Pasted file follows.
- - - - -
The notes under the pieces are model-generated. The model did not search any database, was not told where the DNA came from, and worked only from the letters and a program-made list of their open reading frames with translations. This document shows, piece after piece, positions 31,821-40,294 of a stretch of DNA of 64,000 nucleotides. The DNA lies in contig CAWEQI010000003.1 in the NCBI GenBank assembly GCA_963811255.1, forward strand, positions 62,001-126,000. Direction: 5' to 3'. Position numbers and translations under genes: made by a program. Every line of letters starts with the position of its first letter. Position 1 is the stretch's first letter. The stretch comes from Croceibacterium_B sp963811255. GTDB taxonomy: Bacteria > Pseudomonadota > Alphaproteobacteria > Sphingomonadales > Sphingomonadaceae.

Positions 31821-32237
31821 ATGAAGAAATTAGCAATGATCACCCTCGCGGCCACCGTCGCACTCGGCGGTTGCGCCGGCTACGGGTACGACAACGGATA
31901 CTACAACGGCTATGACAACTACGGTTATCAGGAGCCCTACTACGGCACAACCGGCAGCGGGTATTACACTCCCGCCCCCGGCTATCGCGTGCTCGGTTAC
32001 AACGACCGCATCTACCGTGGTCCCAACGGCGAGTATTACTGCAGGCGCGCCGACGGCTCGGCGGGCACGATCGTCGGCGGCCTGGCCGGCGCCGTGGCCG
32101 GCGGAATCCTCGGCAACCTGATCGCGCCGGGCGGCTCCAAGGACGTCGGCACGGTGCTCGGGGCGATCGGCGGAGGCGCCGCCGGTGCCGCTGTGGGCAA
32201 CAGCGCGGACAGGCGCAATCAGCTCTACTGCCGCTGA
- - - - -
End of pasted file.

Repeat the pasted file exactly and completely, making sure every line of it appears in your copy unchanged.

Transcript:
The notes under the pieces are model-generated. The model did not search any database, was not told where the DNA came from, and worked only from the letters and a program-made list of their open reading frames with translations. This document shows, piece after piece, positions 31,821-40,294 of a stretch of DNA of 64,000 nucleotides. The DNA lies in contig CAWEQI010000003.1 in the NCBI GenBank assembly GCA_963811255.1, forward strand, positions 62,001-126,000. Direction: 5' to 3'. Position numbers and translations under genes: made by a program. Every line of letters starts with the position of its first letter. Position 1 is the stretch's first letter. The stretch comes from Croceibacterium_B sp963811255. GTDB taxonomy: Bacteria > Pseudomonadota > Alphaproteobacteria > Sphingomonadales > Sphingomonadaceae.

Positions 31821-32237
31821 ATGAAGAAATTAGCAATGATCACCCTCGCGGCCACCGTCGCACTCGGCGGTTGCGCCGGCTACGGGTACGACAACGGATA
31901 CTACAACGGCTATGACAACTACGGTTATCAGGAGCCCTACTACGGCACAACCGGCAGCGGGTATTACACTCCCGCCCCCGGCTATCGCGTGCTCGGTTAC
32001 AACGACCGCATCTACCGTGGTCCCAACGGCGAGTATTACTGCAGGCGCGCCGACGGCTCGGCGGGCACGATCGTCGGCGGCCTGGCCGGCGCCGTGGCCG
32101 GCGGAATCCTCGGCAACCTGATCGCGCCGGGCGGCTCCAAGGACGTCGGCACGGTGCTCGGGGCGATCGGCGGAGGCGCCGCCGGTGCCGCTGTGGGCAA
32201 CAGCGCGGACAGGCGCAATCAGCTCTACTGCCGCTGA